August 30, 2011

More on Love...

After chewing on Beth's comment left on my last BLOG POST, I decided to bring the discussion up top. Beth Vogt said, "I've always loved a good romance--one with depth. One where the characters change, where love doesn't come too easily because, hey, I don't think it does. Not real, lasting love anyway."

YES!! I couldn't agree more!

I like stories with depth---romance or otherwise. That's what I hope to achieve with my stories. Beth makes a very good point about love that lasts not coming so easily. Love at first sight is a great idea, but love you have to fight for, love that touches deep places in us despite our fears, love that challenges the lies we believe, love that coaxes us out from behind our facade, love that waits beyond hope, love that meets hidden heart needs, love that feels more like home than any place on earth ever did.....THAT's the stuff of a good love story. In my opinion, of course. :-)

What I believe makes this kind of love possible is the unfailing nature of God's love. Ecclesiastes says a cord of 3 strands is not easily broken. Without Christ and his boundless, gracious love as the center strand, I actually find it hard to believe in happily ever after. I also believe that without Christ, humans are destined to fall short no matter how nobly or selflessly we strive. (Because I know we ALL strive to be noble and selfless.)

Do you tire of stories in which people fall too easily in love? The kind of story where two people are getting acquainted over a flat tire or mixup at the dry cleaners and suddenly they can't live without each other? Or on the other end of the romote control, do you gag at overblown melodramas too mushy for even the most hardcore soap fan? Does this turn you off to all love stories? If not, it should!

I aim to write stories that touch places we sometimes forget we have, remind us we still struggle with emptiness or protective shells or fears of loss or whatever it is we've conveniently buried. And while we visit those sealed off places between the pages with a like-minded hero or heroine, we can discover or be reminded that in Christ, there is a Love that Never Fails.

What do you think makes a truly moving, resonating love story? What are some of your favorites and why? (I have a list and I'm not afraid to use it!)


Beth K. Vogt said...

Well, I told you I'd be back ... and here I am again! (And thanks for not including my typo when you quoted me from the last blog post.)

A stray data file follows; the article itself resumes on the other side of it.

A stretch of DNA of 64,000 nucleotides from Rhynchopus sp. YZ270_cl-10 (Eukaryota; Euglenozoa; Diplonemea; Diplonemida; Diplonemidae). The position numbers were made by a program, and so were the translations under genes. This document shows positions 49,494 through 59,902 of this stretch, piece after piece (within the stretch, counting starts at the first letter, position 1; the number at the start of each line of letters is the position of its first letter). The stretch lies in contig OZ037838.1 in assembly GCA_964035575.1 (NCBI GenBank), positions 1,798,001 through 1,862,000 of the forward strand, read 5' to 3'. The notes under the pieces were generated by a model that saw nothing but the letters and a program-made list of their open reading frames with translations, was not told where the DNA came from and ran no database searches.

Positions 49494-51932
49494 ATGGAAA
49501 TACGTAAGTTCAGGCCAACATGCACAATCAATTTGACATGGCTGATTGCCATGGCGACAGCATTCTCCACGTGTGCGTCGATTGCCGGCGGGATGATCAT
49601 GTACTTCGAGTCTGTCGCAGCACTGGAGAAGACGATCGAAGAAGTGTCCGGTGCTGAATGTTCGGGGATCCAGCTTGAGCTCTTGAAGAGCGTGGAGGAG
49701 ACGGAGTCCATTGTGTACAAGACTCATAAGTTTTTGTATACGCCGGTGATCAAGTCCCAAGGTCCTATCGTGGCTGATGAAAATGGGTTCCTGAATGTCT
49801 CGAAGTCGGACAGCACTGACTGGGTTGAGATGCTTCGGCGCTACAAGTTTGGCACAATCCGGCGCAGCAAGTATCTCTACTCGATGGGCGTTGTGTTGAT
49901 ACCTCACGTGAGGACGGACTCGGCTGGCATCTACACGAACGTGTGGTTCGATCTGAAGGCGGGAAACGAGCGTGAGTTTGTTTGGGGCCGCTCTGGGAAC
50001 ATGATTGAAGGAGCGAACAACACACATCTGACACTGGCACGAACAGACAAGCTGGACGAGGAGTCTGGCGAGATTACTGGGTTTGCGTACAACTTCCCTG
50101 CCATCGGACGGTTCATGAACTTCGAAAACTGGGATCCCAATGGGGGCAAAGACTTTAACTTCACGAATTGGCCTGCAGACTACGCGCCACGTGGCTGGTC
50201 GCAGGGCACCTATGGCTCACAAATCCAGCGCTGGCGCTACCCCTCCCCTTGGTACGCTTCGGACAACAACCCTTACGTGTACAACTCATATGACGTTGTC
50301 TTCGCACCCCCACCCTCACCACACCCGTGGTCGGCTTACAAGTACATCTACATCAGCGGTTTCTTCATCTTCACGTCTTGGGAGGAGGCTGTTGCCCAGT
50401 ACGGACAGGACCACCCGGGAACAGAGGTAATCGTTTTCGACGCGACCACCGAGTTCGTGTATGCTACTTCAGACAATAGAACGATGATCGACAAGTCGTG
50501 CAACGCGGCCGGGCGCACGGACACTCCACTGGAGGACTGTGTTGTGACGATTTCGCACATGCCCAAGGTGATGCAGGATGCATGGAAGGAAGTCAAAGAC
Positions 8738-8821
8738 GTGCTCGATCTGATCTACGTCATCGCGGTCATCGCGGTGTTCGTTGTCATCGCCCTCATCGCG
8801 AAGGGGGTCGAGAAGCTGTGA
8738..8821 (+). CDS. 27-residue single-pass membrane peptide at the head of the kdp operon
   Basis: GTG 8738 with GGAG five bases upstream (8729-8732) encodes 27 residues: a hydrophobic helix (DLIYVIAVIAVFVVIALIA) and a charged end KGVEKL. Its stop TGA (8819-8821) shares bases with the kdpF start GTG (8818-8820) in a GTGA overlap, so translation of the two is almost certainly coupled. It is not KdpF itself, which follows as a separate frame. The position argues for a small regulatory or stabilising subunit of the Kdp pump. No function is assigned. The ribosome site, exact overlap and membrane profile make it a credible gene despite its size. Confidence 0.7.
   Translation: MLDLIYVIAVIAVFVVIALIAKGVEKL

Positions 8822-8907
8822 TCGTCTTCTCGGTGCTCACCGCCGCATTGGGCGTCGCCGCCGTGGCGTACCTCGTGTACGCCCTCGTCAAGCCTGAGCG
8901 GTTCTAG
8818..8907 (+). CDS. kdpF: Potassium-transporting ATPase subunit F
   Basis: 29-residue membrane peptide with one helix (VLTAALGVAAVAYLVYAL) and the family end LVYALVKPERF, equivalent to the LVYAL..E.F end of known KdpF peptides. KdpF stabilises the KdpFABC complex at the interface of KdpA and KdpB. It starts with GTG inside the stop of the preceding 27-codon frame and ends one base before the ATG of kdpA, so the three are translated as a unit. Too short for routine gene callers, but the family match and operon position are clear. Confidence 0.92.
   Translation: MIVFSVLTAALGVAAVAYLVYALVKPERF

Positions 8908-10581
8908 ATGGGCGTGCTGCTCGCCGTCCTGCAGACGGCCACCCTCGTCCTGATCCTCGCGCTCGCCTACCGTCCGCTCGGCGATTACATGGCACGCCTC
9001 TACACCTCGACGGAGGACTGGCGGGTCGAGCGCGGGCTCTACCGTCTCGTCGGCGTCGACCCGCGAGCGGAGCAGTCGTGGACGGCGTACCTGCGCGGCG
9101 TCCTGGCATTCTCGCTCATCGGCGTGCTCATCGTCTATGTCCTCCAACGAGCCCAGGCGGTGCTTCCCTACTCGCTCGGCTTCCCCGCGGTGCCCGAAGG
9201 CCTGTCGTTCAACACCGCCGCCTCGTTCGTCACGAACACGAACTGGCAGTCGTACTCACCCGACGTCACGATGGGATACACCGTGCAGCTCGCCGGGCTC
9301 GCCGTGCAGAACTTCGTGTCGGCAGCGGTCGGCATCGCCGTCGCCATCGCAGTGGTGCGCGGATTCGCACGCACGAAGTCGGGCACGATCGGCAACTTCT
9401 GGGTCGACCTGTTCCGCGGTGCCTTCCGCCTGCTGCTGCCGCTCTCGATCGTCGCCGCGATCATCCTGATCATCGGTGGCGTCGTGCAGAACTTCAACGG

What causes a love story to resonate with me? One where a wound--a heart wound--is met with tenderness. One where vulnerability is also a kind of courage often overlooked in today's world. One where the characters risk ... because that's what love is, after all. And, oh yes! A good love story has to have humor too.
Some of my favorites:
These is My Words by Nancy Turner
Just Between You and Me by Jenny B. Jones
Taming Rafe by Susan May Warren
Dining with Joy by Rachel Hauck

Camille Eide said...

Beth, I've read JBY&M and it's one of my favorites! (Have you read Denise Hunter?) Of course, Jane Austen tops my list, don't get me started!...

Excellent points, again. I think courage is of most value when it's borne of vulnerability. I mean how much more does it mean to take a risk when you're afraid than if you're feeling brave? True faith requires the shedding of protective armors, the ultimate vulnerability. (Christ on the cross...) and yes, it's too often overlooked these days.

Beth K. Vogt said...

Not to make this a private conversation: Yes! I've read Denise Hunter. Loved The Convenient Groom. L-o-v-e-d it.
Here's a faith quote for you: Hope is putting faith to work when doubting would be easier. (Author Unknown.)

Jessica Nelson said...

I believe in attraction at first sight, but not love. Great post, Camille!

Keli Gwyn said...

I like a story where the hero and heroine have to overcome challenges and "earn" their HEA. If loves comes too quickly and easily, I think it can be easy to take it for granted and for it to lack the depth that will sustain a couple as they deal with the tough stuff that could come their way. By going through some challenges before getting together, they get to know one another at a deeper level and build the trust that will help them rely on one another when facing difficult times.

Camille Eide said...

Me too, Jess. It may end up becoming love, but initial attraction alone isn't enough to sustain. And it doesn't get you through the fiery times sure to come.